The Transylvania Times -

See Off News


Last updated 5/6/2020 at 3:26pm

Life on See Off Mountain continues to burst with spring-time goodness. We’ve had lots of breezy days up on the mountain lately, perfect for the laundry I now have time to hang on the clothesline. Our yard is in between on flowers it seems like; there are a few irises here and there but not much else. It will be a few weeks before cosmos and dahlias and zinnias explode on the scene, but it is nice to know they are coming.

Pucker Up Berry Farm planted three more rows of flowers this year than they did last year, anticipating that the world might just need a little extra beauty this summer.

Good thinking, farmer friends.

Our neighbors seem to be making the most of quarantine time.

Of course we are all eagerly watching for the next set of guidelines and restrictions being lifted, but at the same time most folks around here are finding plenty of ways to fill the time and keep themselves distracted from their worries. We’ve seen plenty of folks out working in their yards as our walking routes around the mountain expand due to less traffic on the roads these days. Several kids on our mountain walk up to the community center every day to meet the school bus for school lunch delivery.

It is nice to have some small predictable parts of the day to lean into.

Doug Poad is such a gift to our mountain community, sending out newsy emails and updates with his usual wit and commentary.

He is also continuing to organize virtual dinner parties to offer a bit of fun to families on See Off Mountain while also doing the important work of supporting local busi-nesses.

Doug sends out an email inviting folks to order supper from a specific restaurant in the county, then he heads down to pick up the meals and deliver them to the community center.

Doug reports, “We’ve been doing two a week since mid-March and have had three to six families participate. We’ve been rotating our targets among several of our favorite restaurants. Friday night, we have ‘date night,’ when we do the virtual dinner party and then all watch a movie.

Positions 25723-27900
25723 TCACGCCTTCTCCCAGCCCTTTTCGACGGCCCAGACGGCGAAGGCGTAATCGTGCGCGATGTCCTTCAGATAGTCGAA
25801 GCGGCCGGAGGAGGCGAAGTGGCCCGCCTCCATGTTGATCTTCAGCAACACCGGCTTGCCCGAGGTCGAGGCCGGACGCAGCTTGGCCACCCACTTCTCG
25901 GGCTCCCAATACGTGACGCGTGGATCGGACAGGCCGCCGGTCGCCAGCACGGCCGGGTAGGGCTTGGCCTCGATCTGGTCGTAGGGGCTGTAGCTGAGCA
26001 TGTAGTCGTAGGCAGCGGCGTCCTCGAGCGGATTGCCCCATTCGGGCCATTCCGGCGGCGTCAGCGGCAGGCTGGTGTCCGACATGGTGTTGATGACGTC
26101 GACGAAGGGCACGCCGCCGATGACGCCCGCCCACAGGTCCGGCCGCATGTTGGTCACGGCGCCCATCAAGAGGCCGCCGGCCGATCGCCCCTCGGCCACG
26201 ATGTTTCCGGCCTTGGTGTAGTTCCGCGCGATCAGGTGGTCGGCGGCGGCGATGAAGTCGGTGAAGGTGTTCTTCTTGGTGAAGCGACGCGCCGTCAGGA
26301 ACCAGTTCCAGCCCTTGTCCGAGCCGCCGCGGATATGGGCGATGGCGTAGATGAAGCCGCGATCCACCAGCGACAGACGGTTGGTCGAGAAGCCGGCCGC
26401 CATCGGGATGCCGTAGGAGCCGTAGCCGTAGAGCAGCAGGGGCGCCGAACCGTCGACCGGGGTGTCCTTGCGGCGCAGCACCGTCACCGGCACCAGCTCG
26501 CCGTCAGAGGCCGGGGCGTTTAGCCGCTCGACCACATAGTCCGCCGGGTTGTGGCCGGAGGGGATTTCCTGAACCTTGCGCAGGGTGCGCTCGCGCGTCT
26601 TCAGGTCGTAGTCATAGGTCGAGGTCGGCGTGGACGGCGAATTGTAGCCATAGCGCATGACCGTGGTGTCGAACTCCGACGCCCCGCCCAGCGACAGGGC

“Each family watches whatever movie they want to in the comfort of their own home. It’s a little way to help keep the community connected in a way that is fun… and safe.”

I’ve been putting extra effort in my journaling practice these days, thinking of this unique time in history as something I’ll want to have record of.

All this journaling has brought up lots of old stories and memories that I am writing about as well. I’m not the only one thinking of days gone by. Paula Poad shares this story that recently came up in her own memories: “Back in the early 1980s Doug and I were in Walled Lake, Mich., for Doug’s work with the Navy. My horse, Clypso, lived at a barn about 5 miles from us. My dog, Daisy, and I would go up and ride Clypso – bareback and no bit – almost every day. The barn was near a state park, where I liked to ride. That day we went and followed a trail that went to the right. We came to a small bridge that crossed over a big creek that we’d need to follow. “Clypso was almost 3 years and hadn’t walked on a bridge, so I got off and led him over it. Then I started looking for a big rock to stand on to get back on. I was looking around when I saw a Red Tailed Hawk, wings out, standing on a rock by the creek. We all stood and admired it. I thought it would fly away as I moved closer, but it just stayed there.